Funny Cars are where Worsham made the biggest impact in his career, with 26 of his 34 total wins (the other eight are in Top Fuel) coming in the so-called “flopper” class.

If he wins a Funny Car championship, Worsham would become only the third driver in NHRA history to win championships in both Top Fuel and Funny Car (others are Kenny Bernstein and Gary Scelzi).

“I came back to driving because I had a little bit of unfinished business, in that I never won a Funny Car championship,” Worsham said. “I feel that things now are a lot more equal, maybe equal talent and money and crews, and I would love to have a shot at it.”

“Just winning a Funny Car title would be great. I’m not going to say if I don’t win it, it’s going to ruin my career or harm me in any way. I just want to come to Pomona (Calif.), let it come down to the final race of the year and have a shot at it like I did in Top Fuel. I think that would be really exciting, and that’s my goal.”

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The Thermal Club wants an IndyCar race, and series executives liked its initial impact at test

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THERMAL, Calif. – Many teams in the NTT IndyCar Series questioned the relevancy of having a two-day preseason test at The Thermal Club.

The team owners, drivers and engineers believed the 17-turn, 3.067-mile race course that winds and twists its way through a gated private community (about 45 minutes southeast of Palm Springs) had no relevance to any track on the 17-race schedule.

To the leaders of IndyCar, however, there was plenty of relevance to hosting its “Spring Training” at a sort of motorsports country club that caters to extremely wealthy residents who also are automotive enthusiasts.

“Both with our stakeholders and the media that covers IndyCar, we wanted them to know that we are going to do things differently,” Penske Entertainment CEO Mark Miles told NBC Sports from the private VIP viewing area that overlooks the long straights and twisting turns of the course. “This is going to be a year when we expect our growth to go to a whole new level.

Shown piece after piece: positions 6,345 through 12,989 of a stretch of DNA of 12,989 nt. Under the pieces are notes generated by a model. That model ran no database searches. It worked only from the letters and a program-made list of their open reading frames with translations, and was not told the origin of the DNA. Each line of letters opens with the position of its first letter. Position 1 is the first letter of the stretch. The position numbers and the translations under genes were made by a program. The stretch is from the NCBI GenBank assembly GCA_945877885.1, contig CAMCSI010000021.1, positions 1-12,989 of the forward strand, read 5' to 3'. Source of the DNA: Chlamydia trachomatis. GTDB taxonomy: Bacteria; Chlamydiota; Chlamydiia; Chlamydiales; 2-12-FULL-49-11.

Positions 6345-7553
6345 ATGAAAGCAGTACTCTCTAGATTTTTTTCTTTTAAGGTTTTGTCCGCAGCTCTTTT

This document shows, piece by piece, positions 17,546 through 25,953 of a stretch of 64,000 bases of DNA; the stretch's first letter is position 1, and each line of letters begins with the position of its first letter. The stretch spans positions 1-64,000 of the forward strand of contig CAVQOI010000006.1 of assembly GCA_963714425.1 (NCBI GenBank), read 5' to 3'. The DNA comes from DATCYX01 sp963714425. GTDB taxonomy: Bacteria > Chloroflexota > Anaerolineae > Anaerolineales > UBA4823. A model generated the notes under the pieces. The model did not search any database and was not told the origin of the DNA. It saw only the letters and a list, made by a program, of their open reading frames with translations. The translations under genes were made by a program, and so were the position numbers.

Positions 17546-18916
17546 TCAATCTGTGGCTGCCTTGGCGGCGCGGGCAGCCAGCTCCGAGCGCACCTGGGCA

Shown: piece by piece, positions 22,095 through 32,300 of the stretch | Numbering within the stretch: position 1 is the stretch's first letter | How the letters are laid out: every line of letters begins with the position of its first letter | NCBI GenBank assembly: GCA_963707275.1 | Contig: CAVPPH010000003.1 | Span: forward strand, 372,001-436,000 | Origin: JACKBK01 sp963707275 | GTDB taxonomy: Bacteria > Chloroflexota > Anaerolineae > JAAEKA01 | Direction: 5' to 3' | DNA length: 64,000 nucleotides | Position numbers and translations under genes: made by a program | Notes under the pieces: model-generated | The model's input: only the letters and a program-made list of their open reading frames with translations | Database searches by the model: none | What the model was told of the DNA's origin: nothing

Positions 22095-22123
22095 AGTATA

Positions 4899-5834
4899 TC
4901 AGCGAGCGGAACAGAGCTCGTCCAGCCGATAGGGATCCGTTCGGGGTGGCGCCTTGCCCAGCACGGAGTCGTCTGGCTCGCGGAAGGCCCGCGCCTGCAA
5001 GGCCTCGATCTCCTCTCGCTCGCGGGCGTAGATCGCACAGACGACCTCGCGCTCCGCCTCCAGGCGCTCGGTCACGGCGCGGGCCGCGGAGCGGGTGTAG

“What better way to send that message than to be at a place we have never been that is exceptional?

“The quality of this place; the facilities are off the charts. The customer service, the welcoming feeling you get from the staff here. The track itself is fast. The drivers are having a great time on it.

FRIDAY SPEEDSThird session l Fourth session l Combined

‘AN AMAZING PLACE’: IndyCar and its big plans for Thermal

“It really sent a message to our other promoters and our drivers and team owners that something is up. We want fans around the country and the sports industry to know that something is going on with IndyCar this year.”

The Thermal Club is a concept driven by Tim Rogers, who made his fortune by supplying gasoline to 7-Eleven stores in 36 states. He wanted to create a private community that mixed multimillion-dollar homes and luxury villas with a high-speed race course.

The two-day IndyCar “Spring Training” was the most ambitious motorsports project yet for The Thermal Club.

Rogers wants it to be the first step in a long-term goal for the community.

“Our endgame is we want to host an IndyCar Series race at The Thermal Club one day,” Rogers told NBC Sports as IndyCar hit the track again Friday morning. “This was a good trial to see how the facility can handle it and if the facility works for them.”

Felix Rosenqvist makes laps in the No. 6 Arrow McLaren Dallara-Chevrolet during the first day of NTT IndyCar Series testing (Andy Abeyta/The Desert Sun / USA TODAY Sports Images).

The two-day test was closed to the general public. It was open only to credentialed news media, members of the Thermal Club and a limited number of their guests.